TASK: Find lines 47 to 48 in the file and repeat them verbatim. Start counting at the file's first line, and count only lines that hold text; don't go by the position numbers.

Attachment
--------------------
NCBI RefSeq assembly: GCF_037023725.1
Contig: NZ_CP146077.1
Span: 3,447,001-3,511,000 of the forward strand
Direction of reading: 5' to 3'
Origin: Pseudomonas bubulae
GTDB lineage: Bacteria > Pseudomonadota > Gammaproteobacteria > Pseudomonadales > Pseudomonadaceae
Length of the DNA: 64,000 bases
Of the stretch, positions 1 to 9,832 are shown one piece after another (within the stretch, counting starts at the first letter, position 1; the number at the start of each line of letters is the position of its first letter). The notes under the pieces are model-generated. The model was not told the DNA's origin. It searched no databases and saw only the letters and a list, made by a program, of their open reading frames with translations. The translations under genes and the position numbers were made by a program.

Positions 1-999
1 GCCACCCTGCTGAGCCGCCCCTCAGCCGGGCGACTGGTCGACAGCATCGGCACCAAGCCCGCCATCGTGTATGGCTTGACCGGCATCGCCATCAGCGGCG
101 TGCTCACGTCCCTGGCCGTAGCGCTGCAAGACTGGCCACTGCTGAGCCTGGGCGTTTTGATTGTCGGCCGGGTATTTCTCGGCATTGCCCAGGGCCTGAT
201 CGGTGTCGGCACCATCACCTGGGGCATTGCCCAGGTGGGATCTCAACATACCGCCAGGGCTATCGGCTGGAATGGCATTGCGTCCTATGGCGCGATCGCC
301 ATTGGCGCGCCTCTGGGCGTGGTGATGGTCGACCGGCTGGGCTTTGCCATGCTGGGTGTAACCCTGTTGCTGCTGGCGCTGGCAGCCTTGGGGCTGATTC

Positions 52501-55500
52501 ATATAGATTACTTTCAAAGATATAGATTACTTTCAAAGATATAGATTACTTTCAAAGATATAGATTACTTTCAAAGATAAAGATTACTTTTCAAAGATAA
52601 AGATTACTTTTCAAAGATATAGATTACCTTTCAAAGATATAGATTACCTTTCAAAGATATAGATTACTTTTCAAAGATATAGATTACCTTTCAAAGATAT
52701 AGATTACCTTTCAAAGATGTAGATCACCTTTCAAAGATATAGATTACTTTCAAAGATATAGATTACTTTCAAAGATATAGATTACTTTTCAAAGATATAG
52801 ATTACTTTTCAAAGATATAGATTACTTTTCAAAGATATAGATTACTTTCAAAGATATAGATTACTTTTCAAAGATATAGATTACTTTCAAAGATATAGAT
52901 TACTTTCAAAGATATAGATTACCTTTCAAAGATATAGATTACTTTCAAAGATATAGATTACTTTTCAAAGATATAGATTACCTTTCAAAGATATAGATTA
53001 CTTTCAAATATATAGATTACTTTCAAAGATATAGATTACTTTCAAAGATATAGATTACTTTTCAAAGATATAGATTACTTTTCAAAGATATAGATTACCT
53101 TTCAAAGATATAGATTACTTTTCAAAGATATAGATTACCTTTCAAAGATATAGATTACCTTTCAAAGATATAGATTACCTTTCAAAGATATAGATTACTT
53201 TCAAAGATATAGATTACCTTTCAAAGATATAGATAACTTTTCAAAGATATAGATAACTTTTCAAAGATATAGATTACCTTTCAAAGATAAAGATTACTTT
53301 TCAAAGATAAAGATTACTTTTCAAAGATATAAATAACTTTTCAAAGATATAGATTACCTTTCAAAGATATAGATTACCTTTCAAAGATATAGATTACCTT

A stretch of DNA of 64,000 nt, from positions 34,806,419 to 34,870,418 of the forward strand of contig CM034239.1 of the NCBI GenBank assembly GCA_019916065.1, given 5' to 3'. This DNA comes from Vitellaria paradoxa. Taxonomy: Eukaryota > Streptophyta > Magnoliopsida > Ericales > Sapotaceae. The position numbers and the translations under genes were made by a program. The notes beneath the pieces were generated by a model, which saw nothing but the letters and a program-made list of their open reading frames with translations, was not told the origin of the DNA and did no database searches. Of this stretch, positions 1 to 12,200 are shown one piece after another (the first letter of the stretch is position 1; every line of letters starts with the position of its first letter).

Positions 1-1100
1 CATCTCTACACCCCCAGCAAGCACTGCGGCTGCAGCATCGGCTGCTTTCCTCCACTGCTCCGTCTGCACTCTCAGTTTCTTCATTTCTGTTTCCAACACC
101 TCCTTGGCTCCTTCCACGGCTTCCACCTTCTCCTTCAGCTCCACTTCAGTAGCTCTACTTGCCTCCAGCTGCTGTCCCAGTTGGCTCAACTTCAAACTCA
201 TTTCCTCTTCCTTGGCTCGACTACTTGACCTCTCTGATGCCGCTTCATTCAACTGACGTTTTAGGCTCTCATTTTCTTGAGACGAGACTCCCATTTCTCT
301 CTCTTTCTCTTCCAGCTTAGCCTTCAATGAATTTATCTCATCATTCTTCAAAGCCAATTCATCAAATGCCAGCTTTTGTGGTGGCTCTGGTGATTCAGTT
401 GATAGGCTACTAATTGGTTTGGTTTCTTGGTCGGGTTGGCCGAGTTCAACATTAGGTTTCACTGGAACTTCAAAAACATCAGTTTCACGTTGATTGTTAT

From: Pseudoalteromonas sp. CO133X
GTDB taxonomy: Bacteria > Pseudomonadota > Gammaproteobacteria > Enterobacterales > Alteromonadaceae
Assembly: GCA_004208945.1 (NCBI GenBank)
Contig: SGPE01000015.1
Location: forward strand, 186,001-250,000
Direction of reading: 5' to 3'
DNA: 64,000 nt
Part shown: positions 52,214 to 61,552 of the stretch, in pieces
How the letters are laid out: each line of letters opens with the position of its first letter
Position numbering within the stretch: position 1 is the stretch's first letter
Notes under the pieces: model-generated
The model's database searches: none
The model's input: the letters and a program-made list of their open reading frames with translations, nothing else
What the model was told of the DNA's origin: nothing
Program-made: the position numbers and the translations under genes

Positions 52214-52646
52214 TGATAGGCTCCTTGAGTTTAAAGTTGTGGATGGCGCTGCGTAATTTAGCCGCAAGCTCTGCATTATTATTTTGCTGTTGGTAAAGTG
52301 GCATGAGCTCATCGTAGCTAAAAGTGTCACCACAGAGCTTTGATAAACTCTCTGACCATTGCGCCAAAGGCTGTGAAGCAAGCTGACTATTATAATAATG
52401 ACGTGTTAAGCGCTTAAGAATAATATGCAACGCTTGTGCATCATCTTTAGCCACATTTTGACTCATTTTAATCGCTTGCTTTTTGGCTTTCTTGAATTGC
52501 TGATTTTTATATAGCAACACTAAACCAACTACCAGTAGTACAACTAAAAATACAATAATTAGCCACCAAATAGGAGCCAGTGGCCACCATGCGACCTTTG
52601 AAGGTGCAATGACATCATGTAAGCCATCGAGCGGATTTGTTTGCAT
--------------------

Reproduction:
52214 TGATAGGCTCCTTGAGTTTAAAGTTGTGGATGGCGCTGCGTAATTTAGCCGCAAGCTCTGCATTATTATTTTGCTGTTGGTAAAGTG
52301 GCATGAGCTCATCGTAGCTAAAAGTGTCACCACAGAGCTTTGATAAACTCTCTGACCATTGCGCCAAAGGCTGTGAAGCAAGCTGACTATTATAATAATG